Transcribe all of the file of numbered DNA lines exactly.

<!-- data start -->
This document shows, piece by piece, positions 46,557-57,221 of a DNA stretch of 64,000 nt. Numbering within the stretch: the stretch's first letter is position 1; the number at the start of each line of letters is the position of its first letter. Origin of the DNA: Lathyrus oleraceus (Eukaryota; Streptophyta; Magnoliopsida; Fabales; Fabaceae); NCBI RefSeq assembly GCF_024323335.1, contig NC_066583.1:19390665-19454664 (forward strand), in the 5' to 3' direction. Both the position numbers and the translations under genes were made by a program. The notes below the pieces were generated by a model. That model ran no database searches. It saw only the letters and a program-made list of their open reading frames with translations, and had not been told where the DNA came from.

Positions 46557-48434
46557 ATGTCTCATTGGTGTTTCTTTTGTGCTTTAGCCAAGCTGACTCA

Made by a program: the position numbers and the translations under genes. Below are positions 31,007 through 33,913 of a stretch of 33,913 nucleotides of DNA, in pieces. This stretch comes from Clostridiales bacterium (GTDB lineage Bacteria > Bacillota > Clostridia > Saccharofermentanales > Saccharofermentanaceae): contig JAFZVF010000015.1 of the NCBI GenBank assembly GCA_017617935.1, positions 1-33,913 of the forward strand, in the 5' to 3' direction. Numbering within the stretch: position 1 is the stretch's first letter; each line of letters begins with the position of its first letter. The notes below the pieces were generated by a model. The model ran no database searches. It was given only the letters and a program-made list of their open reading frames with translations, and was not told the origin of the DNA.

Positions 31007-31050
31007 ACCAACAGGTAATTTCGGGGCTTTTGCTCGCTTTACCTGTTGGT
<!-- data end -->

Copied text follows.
This document shows, piece by piece, positions 46,557-57,221 of a DNA stretch of 64,000 nt. Numbering within the stretch: the stretch's first letter is position 1; the number at the start of each line of letters is the position of its first letter. Origin of the DNA: Lathyrus oleraceus (Eukaryota; Streptophyta; Magnoliopsida; Fabales; Fabaceae); NCBI RefSeq assembly GCF_024323335.1, contig NC_066583.1:19390665-19454664 (forward strand), in the 5' to 3' direction. Both the position numbers and the translations under genes were made by a program. The notes below the pieces were generated by a model. That model ran no database searches. It saw only the letters and a program-made list of their open reading frames with translations, and had not been told where the DNA came from.

Positions 46557-48434
46557 ATGTCTCATTGGTGTTTCTTTTGTGCTTTAGCCAAGCTGACTCA

Made by a program: the position numbers and the translations under genes. Below are positions 31,007 through 33,913 of a stretch of 33,913 nucleotides of DNA, in pieces. This stretch comes from Clostridiales bacterium (GTDB lineage Bacteria > Bacillota > Clostridia > Saccharofermentanales > Saccharofermentanaceae): contig JAFZVF010000015.1 of the NCBI GenBank assembly GCA_017617935.1, positions 1-33,913 of the forward strand, in the 5' to 3' direction. Numbering within the stretch: position 1 is the stretch's first letter; each line of letters begins with the position of its first letter. The notes below the pieces were generated by a model. The model ran no database searches. It was given only the letters and a program-made list of their open reading frames with translations, and was not told the origin of the DNA.

Positions 31007-31050
31007 ACCAACAGGTAATTTCGGGGCTTTTGCTCGCTTTACCTGTTGGT